During the summer of 2014, “when Mike Brown and Eric Garner got murdered,” Stefon Bristol came up with the conceit for See You Yesterday, a project which would mark his feature debut.
A time-travel drama underpinned by serious themes—to do with the African-American experience, and the tragedy of racially-motivated police violence—the pic would center on CJ and Sebastian, best friends who build a pair of time machines, in order to turn the clock back and prevent CJ’s brother from being killed.
Finding a mentor in Spike Lee during his time within NYU’s Graduate Film program, Bristol approached the iconic director with the project several years ago, only to have his feature dreams shot down. “He was like, ‘You’re delusional for trying to do it so quickly,’” Bristol recalled recently in Tribeca, “and my other professors pushed me to do a short film first, because I wasn’t ready to do a feature film, because all my previous shorts weren’t strong enough.”
Screening each of his NYU shorts for Lee, from first to last, Bristol often came up against this kind of brutal honesty, which was never easy to take in. “There was one film I did, particularly—he hated it. He called it trash, he called it unoriginal, and I left that meeting crying,” the director admitted. “I didn’t want him to ever say those words again.”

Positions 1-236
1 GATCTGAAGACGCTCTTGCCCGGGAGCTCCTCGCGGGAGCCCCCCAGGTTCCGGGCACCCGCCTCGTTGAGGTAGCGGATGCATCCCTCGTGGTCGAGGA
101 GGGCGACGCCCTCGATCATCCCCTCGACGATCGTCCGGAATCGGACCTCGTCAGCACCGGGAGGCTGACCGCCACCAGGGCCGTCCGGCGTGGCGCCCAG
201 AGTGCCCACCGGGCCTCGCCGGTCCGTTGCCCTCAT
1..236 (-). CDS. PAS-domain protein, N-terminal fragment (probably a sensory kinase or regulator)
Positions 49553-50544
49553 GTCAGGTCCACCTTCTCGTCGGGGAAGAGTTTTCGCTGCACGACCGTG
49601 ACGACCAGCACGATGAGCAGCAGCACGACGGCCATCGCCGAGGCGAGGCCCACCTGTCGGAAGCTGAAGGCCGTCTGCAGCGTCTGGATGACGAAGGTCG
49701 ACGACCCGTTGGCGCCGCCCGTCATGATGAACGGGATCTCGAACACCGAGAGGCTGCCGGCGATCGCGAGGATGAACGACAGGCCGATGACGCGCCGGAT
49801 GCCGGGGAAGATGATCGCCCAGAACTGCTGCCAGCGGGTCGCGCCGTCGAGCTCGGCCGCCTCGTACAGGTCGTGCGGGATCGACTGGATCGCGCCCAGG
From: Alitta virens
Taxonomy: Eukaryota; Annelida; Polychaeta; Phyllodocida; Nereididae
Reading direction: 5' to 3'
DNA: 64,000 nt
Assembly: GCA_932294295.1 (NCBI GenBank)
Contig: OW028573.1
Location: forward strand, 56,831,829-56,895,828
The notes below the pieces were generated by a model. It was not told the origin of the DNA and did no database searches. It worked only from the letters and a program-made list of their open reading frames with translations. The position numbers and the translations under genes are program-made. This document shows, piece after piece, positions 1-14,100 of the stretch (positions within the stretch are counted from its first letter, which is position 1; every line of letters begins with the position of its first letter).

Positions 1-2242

In the end, Bristol came to appreciate the criticism. Digesting it in earnest, the up-and-comer saw his work improve. Taking Lee’s advice, he ultimately made See You Yesterday as a short in 2017, which would serve as his NYU thesis film. Just two years later, the feature version was also brought to fruition; premiering at the Tribeca Film Festival on Friday, the film will subsequently come to Netflix.
In conversation with Deadline, Bristol discussed the lessons he took from Lee, as a student, and while watching “the master at work,” as one of his assistants on the Oscar-winning BlacKkKlansman.“One is to believe in yourself, because no one else is going to believe it for you, and just [to] have a strong work ethic,” he shared. “You have to get up every morning, ready to be a beast.”
The director also offered his thoughts on Netflix, at a time when some have come to view the streaming service as the enemy—an antagonist to the theatrical experience’s future. “To all the haters of Netflix, y’all crazy,” Bristol joked. “Netflix is a great platform for first-time filmmakers like myself, and also as a young black man trying to make it in America, I needed that help.”
For more from our conversation with the up-and-coming director, take a look above.
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